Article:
Project Place Makes Rare Change in Leadership Position

A caveat of the Project Place organization in the South End has been steady leadership over the years, with Suzanne Kenney at the helm of the critical human services organization for the past 25 years.

Now, she has retired, and Aaryn Manning has taken the helm, coming back to the organization to lead it after having been a critical team member there several years ago.

Manning, 34, takes the place of long-time director Suzanne Kenney, who retired this fall after 25 years at the helm of the organization. Manning started on Oct. 1. She returns to the organization after previously working there as the director of education and job training.

“It’s really wonderful to be back in the community,” she said. “That’s something I’m drawn to and missed when I was gone.”

In fact, Manning said she knew she was in the right place again when she saw a former student at the door recently.

“I recognized him and he recognized me,” she said. “Four years had passed and here we were again at the doors of Project Place. He looked at me and told me that it hadn’t all gone the way he had planned, but he came back. I told him that’s all that matters. It speaks to the work we do. It was just one moment, but it really symbolized the transformative work we do here.”

Project Place, based in the South End, provides services to some of the most vulnerable residents in Boston – those coming out of incarceration, those trying to escape homelessness and those looking to be trained for job skills. The organization has many years of successes, but hasn’t had a lot of turnover under Kenney.

Manning grew up in Montana, but found that the rural life wasn’t for her and moved to Boston. She said the first job she applied for was at Project Place, and she found she loved being a teacher, an advocate and a helper to adult learners.

“I’m an educator and an advocate and come from that background,” she said. “The ability to serve as an educator and advocate in a community environment really appealed to me – especially serving adult learners.”

She served as the director there for five years, and Kenney – who she counts as a mentor – encouraged her to get her graduate degree and see what happens. That’s when she left for Colorado and pursued her education with her husband.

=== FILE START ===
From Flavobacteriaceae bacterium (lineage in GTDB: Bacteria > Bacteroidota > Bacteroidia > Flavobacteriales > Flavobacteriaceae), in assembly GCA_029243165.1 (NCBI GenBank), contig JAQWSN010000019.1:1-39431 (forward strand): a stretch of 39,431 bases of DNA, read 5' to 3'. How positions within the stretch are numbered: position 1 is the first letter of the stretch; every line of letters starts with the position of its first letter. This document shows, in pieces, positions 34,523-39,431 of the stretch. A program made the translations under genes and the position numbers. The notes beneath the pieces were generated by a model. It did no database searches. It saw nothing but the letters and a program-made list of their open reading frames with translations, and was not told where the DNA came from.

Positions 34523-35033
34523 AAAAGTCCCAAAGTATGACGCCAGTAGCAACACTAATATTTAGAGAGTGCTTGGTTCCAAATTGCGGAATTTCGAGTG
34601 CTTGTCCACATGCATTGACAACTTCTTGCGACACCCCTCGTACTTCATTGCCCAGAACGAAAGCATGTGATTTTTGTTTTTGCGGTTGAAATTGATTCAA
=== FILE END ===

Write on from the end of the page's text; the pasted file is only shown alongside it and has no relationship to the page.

“When I was here, Boston really did become a home to me,” she said. “When we talked about moving here long-term, it just made sense to be back in Boston. This opportunity just came up at the same time we were planning to return. I always said I didn’t have enough room in my heart for another non-profit after Project Place. When I had the opportunity to interview to be the director, I was thrilled.”

Right now, the task has been dealing with COVID-19 and transitioning their clients and students to virtual learning. About 85 percent of the programming is virtual, and 15 percent is in-person. The social enterprises are still running, such as the hot fudge operation that clients work at.

Meanwhile, they also still focus on the hard work of helping formerly incarcerated clients re-adjust to society. That can be incredibly hard, she said, after spending many decades in jail and coming out into the world of technology we have now.

“If they’ve been incarcerated 35 or more years, there’s a lot that’s changed,” she said. “The whole world is different and they have to quickly catch up on that. It can be overwhelming.”

Just like when she first came to Boston, Manning said she finds commonality with those clients in that they both had to learn everything from the beginning – including simple things like how to get on and pay for the bus.

Working with clients like that – and others as well – is one of the key reasons she was ready to lead the organization, she said.

“I have big shoes to fill,” she said. “But I have a lot of energy and I’m up for the challenge.”

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